- D. E. Fry, “Surgical Site Infection: pathogenesis and Prevention,” http://clinicaltrials101.com/bibliographiesSSI_pdfs/1_SSI_Review_2003.pdf.
- H. C. Polk Jr. and A. B. Christmas, “Prophylactic antibiotics in surgery and surgical wound infections,” American Surgeon, vol. 66, no. 2, pp. 105–111, 2000.
- “ASHP therapeutic guidelines on antimicrobial prophylaxis in surgery. American society of health-system pharmacists,” American Journal of Health-System Pharmacy, vol. 56, no. 18, pp. 1839–1888, 1999.
- D. Talon, F. Mourey, S. Touratier et al., “Evaluation of current practices in surgical antimicrobial prophylaxis before and after implementation of local guidelines,” Journal of Hospital Infection, vol. 49, no. 3, pp. 193–198, 2001.
- C. Schmitt, R. A. Lacerda, M. C. Padoveze, and R. N. Turrini, “Applying validated quality indicators to surgical antibiotic prophylaxis in a Brazilian hospital: learning what should be learned,” American Journal of Infection Control, vol. 40, no. 10, pp. 960–962, 2012.
- N. D. Friedman, K. Styles, A. M. Gray, J. Low, and E. Athan, “Compliance with surgical antibiotic prophylaxis at an Australian teaching hospital,” American Journal of Infection Control, vol. 41, no. 1, pp. 71–74, 2013.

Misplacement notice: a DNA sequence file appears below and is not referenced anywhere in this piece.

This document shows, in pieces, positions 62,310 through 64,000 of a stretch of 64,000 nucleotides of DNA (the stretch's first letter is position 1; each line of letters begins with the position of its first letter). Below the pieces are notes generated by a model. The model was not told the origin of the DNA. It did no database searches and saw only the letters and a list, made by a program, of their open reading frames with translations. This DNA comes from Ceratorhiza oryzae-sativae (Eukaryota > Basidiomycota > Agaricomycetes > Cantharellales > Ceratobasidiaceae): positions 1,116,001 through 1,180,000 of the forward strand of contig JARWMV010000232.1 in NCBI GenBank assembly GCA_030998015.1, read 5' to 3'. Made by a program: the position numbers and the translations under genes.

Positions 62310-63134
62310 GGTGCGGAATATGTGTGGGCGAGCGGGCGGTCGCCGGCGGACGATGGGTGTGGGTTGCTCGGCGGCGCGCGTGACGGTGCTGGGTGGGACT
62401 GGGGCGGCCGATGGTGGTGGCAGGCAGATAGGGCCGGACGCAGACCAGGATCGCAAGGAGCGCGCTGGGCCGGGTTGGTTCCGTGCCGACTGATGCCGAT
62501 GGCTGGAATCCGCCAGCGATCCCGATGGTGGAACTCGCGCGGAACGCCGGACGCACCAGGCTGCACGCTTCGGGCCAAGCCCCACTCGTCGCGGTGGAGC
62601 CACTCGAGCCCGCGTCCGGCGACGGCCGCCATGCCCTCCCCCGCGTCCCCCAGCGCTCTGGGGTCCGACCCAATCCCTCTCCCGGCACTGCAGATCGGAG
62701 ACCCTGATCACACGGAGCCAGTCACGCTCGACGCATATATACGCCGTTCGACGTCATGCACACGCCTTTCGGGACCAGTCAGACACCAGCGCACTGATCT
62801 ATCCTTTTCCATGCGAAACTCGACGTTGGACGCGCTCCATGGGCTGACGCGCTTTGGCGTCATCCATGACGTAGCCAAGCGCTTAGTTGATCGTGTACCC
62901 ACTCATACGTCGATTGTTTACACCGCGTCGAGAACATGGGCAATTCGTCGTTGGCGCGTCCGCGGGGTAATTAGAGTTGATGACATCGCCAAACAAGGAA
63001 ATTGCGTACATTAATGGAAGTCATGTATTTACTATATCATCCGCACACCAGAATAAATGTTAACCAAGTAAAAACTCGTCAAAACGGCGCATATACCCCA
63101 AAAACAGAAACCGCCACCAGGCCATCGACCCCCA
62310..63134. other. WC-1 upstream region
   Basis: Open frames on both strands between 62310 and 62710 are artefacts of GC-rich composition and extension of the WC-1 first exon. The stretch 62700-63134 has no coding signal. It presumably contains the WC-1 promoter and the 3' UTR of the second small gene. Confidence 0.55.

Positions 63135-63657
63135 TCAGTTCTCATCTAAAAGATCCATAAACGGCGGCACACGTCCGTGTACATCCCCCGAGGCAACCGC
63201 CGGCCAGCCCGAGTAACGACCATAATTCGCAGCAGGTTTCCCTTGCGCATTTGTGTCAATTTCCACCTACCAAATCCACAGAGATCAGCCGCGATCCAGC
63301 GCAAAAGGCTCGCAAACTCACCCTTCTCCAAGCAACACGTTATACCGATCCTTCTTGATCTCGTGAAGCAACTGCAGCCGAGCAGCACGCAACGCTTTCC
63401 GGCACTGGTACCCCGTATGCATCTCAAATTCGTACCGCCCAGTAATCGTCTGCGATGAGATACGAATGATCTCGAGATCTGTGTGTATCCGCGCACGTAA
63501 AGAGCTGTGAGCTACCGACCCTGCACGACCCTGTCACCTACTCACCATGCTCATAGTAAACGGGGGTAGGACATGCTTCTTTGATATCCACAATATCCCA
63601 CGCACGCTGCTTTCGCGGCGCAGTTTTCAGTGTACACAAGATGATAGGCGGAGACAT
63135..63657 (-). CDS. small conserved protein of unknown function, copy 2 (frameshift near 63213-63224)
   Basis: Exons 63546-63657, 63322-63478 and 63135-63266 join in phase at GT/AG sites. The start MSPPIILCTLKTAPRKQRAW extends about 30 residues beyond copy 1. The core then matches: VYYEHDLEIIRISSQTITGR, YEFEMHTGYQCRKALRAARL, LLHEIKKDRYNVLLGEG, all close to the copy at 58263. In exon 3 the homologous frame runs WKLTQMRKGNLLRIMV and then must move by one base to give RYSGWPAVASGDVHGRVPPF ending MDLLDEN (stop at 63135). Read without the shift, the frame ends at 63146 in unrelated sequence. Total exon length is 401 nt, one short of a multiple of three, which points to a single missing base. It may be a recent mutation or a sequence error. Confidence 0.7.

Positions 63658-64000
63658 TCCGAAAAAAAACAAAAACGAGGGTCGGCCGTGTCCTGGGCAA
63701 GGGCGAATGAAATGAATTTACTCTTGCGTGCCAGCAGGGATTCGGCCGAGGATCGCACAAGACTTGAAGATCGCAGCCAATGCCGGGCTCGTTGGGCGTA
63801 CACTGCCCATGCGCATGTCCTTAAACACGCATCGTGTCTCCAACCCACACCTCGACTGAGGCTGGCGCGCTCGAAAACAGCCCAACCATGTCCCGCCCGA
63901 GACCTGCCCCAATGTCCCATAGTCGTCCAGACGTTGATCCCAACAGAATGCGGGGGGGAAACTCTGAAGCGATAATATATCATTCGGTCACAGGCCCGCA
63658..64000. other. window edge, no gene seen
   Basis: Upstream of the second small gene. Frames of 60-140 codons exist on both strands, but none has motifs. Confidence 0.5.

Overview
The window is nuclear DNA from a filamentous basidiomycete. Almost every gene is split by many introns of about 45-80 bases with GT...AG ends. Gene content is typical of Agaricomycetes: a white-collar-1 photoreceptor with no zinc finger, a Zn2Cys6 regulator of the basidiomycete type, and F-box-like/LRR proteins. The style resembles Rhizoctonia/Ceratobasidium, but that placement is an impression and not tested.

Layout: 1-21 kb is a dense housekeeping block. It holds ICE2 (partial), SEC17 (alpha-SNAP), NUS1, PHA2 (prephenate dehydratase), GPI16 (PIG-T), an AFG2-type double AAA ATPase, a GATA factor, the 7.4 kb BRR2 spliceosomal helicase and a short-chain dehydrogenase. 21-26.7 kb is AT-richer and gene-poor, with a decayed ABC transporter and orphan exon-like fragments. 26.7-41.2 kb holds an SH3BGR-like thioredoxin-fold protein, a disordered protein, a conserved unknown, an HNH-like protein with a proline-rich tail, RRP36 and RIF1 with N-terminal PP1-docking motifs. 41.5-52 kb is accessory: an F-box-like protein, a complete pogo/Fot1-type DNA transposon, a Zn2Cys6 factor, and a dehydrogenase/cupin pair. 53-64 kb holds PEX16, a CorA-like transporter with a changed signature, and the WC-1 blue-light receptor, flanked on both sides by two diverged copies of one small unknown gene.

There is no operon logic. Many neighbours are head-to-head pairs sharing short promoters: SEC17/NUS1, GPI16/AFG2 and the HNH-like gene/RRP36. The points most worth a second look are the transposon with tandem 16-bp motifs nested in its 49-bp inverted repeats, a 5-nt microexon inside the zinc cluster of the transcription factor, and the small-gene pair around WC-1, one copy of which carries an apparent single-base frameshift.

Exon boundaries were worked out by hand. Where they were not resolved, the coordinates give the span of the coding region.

- P. Durando, M. Bassetti, G. Orengo et al., “Adherence to international and national recommendations for the prevention of surgical site infections in Italy: results from an observational prospective study in elective surgery,” American Journal of Infection Control, 2012.
- C. E. Tourmousoglou, E. C. Yiannakopoulou, V. Kalapothaki, J. Bramis, and J. S. Papadopoulos, “Adherence to guidelines for antibiotic prophylaxis in general surgery: a critical appraisal,” Journal of Antimicrobial Chemotherapy, vol. 61, no. 1, pp. 214–218, 2008.
- N. H. Al-Momany, A. G. Al-Bakri, Z. M. Makahleh, and M. M. B. Wazaify, “Adherence to international antimicrobial prophylaxis guidelines in cardia surgery: a Jordanian study demonstrates need for quality improvement,” Journal of Managed Care Pharmacy, vol. 15, no. 3, pp. 262–271, 2009.
- H. S. Rehan, A. K. Kakkar, and S. Goel, “Pattern of surgical antibiotic prophylaxis in a tertiary care teaching hospital in India,” International Journal of Infection Control, vol. 6, no. 2, pp. 34–39, 2010.
- Y. Yohannes, Y. Mengesha, and Y. Tewelde, “Timing, choice and duration of perioperative prophylactic antibiotic use in surgery: a teaching hospital based experience from Eritrea, in 2009,” Journal of the Eritrean Medical Association, vol. 4, no. 1, pp. 65–67, 2009.
- C. Hohmann, C. Eickhoff, R. Radziwill, and M. Schulz, “Adherence to guidelines for antibiotic prophylaxis in surgery patients in German hospitals: a multicentre evaluation involving pharmacy interns,” Infection, vol. 40, no. 2, pp. 131–137, 2012.
- R. P. Wenzel, “Preoperative antibiotic prophylaxis,” New England Journal of Medicine, vol. 326, no. 5, pp. 337–339, 1992.